Canada's History

Flowering regenerati­on

The spectacula­r Butchart Gardens north of Victoria was developed from a quarry and cement operation.

- By Hans Tammemagi

Jennie Butchart was a talented and energetic woman who transforme­d an industrial site north of Victoria into the showpiece Butchart Gardens, one of the best-manicured and most popular gardens in the world.

Situated alongside Tod Inlet on the west side of Vancouver Island’s Saanich Peninsula, the spectacula­r gardens include a former limestone quarry that in the early 1900s was used to make cement for the burgeoning province of British Columbia. The cement company was owned by Robert Butchart, whose wife, Jennie, started to plant flowers around their adjacent residence in 1904, without any idea of the renown her garden would eventually achieve.

In 1902, Robert Butchart formed the Vancouver Portland Cement Company and began to acquire land on Tod Inlet. Constructi­on of both the cement factory and a substantia­l wharf was initiated in 1904, and the manufactur­e of cement began in March 1905. The company prospered, and Tod Inlet quickly became a thriving community. By 1911, there were 368 employees at the plant, including Chinese, Sikh, Indigenous, and European workers.

Jennie Butchart continued to enlarge her garden, and before long the Butcharts’ house and gardens began to attract attention and visitors. A Japanese garden, including a grand torii gate, was built with the help of Isaburo Kishida, a Japanese landscape artist. Cement was readily available from the nearby plant, and the garden’s design includes bridges, stone paths, and flowing water alongside varieties of flowers.

As the limestone deposits were exhausted in 1909 and the quarry closed, Jennie Butchart began to employ Chinese workers from the cement plant as gardeners. With the goal of beautifyin­g the gaping hole of the quarry, she hired farmers to bring in soil to cover the barren ground, eventually forming the famed Sunken Garden.

Jennie Butchart was fearless and could be found hanging in a bosun’s chair while planting ivy on the quarry walls. At the

same time, her generosity was legendary. Her growing floral showcase attracted visitors from afar, and she served tea to many of them, including complete strangers.

Awash with the vibrant magentas, pinks, and purples of rhododendr­ons and azaleas, the Sunken Garden is today the largest and most distinctiv­e part of Butchart Gardens. At the south end, the Ross Fountain sprays water in a number of huge jets that are like a troupe of choreograp­hed ballerinas, constantly changing shape, size, and even, after dark, colour, thanks to a programmab­le LED lighting system. A total of four distinct gardens were developed by the late 1920s, including the rose and Italian gardens.

With designs by architect Samuel Maclure, what was originally the Butcharts’ small summer residence was enlarged and renovated between 1911 and 1932. The refurbishm­ents made the Butchart home — which they named “Benvenuto” (Italian for welcome) — much more luxurious, with a pond, billiard room, and even a bowling alley. By 1921 the cement plant had been largely shut down, except for minor manufactur­ing such as for drainage tiles and flower pots that continued until the 1950s.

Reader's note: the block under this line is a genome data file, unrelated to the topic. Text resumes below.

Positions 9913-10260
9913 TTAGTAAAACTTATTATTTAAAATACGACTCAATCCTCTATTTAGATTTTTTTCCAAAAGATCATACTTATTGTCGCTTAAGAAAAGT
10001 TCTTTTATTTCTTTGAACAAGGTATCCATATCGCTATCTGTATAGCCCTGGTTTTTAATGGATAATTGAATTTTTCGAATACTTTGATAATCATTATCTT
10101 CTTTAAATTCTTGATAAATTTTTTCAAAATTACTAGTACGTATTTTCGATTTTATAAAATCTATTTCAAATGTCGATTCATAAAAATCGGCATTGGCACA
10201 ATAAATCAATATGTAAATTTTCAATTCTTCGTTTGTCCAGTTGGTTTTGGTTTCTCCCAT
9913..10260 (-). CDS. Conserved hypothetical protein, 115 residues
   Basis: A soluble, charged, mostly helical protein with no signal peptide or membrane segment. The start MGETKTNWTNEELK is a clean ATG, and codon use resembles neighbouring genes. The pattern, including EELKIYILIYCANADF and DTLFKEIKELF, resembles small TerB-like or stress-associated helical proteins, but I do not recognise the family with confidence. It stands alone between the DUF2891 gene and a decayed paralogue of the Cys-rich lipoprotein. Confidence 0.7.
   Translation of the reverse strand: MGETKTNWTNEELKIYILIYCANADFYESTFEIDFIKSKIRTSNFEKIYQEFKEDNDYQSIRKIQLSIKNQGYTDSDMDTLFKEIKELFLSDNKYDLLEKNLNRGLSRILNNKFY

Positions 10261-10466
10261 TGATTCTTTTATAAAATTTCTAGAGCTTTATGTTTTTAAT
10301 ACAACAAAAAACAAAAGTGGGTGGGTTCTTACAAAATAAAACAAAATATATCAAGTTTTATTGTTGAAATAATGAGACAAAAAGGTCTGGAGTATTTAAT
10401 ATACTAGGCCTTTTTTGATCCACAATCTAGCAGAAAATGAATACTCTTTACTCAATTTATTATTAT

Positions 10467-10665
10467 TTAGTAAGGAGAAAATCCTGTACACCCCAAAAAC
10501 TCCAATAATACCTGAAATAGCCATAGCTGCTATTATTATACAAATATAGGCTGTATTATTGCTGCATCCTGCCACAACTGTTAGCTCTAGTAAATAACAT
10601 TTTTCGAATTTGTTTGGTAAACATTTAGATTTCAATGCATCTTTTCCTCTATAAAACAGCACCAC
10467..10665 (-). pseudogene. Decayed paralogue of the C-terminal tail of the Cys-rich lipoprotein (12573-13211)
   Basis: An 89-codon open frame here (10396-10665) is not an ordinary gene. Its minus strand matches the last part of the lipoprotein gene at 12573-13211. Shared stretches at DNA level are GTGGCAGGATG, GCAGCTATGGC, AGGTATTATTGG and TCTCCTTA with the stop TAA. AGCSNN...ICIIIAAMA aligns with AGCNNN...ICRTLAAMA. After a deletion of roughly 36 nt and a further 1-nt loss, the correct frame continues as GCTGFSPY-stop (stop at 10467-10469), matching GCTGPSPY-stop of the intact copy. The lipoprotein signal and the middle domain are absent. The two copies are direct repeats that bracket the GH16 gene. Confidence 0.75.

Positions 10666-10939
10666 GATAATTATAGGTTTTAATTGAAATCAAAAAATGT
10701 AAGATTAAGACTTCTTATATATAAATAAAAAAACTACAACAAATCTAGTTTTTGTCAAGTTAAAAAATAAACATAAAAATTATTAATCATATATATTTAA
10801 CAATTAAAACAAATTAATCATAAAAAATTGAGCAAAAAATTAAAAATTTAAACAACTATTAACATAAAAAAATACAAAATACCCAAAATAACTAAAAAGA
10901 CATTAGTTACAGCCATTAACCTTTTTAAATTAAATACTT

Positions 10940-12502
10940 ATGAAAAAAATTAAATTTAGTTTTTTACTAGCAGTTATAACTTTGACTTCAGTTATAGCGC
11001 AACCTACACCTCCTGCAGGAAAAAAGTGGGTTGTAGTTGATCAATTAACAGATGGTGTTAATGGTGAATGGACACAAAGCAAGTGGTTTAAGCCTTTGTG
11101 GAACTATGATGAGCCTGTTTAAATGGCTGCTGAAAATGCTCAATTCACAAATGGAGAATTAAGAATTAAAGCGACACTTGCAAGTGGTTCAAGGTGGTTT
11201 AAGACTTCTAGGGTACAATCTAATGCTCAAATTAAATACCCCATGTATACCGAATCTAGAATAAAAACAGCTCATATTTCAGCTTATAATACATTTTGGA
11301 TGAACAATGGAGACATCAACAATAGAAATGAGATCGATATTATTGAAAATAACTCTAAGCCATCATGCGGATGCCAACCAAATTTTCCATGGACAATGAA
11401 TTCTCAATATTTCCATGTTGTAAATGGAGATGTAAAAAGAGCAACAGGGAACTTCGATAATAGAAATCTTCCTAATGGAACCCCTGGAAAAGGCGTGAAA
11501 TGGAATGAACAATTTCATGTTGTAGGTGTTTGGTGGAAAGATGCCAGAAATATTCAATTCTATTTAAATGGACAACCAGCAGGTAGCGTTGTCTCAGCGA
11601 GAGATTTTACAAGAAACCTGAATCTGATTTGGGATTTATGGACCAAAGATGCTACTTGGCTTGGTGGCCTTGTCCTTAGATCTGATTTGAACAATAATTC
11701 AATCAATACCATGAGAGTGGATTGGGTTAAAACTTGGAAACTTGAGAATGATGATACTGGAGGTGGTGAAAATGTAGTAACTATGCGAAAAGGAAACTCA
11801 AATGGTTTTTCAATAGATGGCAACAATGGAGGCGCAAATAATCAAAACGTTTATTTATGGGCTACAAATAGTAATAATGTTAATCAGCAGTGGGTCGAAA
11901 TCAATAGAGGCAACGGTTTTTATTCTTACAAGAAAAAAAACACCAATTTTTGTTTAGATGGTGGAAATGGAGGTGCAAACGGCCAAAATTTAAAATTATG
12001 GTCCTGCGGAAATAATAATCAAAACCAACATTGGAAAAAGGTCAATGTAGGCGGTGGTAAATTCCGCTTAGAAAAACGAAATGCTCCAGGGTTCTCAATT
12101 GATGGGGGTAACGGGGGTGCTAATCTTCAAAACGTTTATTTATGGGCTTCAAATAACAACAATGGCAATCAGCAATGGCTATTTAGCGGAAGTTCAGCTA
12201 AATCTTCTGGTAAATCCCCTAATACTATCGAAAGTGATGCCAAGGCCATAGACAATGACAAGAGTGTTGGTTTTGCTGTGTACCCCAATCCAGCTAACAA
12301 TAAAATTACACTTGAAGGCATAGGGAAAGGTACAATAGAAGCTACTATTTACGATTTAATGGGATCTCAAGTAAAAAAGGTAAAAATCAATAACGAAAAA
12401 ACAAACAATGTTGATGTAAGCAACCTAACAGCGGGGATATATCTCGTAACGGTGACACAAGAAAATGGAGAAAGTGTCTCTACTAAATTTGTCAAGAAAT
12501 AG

Meanwhile, Jennie Butchart’s garden continued to grow and to prosper. In 1931, she was named the city of Victoria’s “best citizen” for opening the gardens to visitors every day of the year. That decade, the CPR’s cruise line boasted that Butchart Gardens was “one of the most enchanting beauty spots on this continent.”

Until recently, tours were offered seasonally aboard small electric boats that travelled past key points of interest and that allowed visitors to see some of the wildlife of Tod Inlet — including otters, eagles, and herons. Remains of the cement plant can still be found within the gardens, and multiple visits are required to take in the enormous historical and botanical richness of the site.

In the summer, more than nine hundred bedding-plant varieties are featured

 ?? ?? Autumn foliage in the Japanese Garden, part of Butchart Gardens north of Victoria.
Autumn foliage in the Japanese Garden, part of Butchart Gardens north of Victoria.
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 ?? ?? Above left: The Sunken Garden flowers in springtime. Above: A totem pole carved in the Coast Salish style by master carver Doug LaFortune for Butchart Gardens’ one hundredth anniversar­y in 2004. Far left: A historical photo of Jennie Butchart at the Butchart home Benvenuto. Left: Arches above a pathway in the Rose Garden.
Above left: The Sunken Garden flowers in springtime. Above: A totem pole carved in the Coast Salish style by master carver Doug LaFortune for Butchart Gardens’ one hundredth anniversar­y in 2004. Far left: A historical photo of Jennie Butchart at the Butchart home Benvenuto. Left: Arches above a pathway in the Rose Garden.
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